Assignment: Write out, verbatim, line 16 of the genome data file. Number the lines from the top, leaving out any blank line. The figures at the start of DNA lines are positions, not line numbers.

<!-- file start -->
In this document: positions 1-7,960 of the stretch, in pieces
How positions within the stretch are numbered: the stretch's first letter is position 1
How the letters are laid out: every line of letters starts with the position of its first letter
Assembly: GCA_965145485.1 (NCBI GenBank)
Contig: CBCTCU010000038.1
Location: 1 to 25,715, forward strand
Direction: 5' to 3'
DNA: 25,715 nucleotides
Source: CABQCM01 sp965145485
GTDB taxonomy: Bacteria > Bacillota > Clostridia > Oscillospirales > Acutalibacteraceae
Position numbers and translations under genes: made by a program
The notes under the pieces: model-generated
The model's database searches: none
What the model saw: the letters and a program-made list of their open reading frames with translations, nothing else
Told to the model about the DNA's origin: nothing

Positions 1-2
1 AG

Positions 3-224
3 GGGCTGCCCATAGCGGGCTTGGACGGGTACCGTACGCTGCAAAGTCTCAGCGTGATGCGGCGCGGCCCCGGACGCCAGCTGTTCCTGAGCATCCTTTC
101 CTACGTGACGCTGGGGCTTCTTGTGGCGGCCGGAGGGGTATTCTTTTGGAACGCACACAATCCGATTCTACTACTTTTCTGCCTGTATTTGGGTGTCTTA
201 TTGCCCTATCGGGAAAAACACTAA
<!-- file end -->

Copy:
Positions 1-2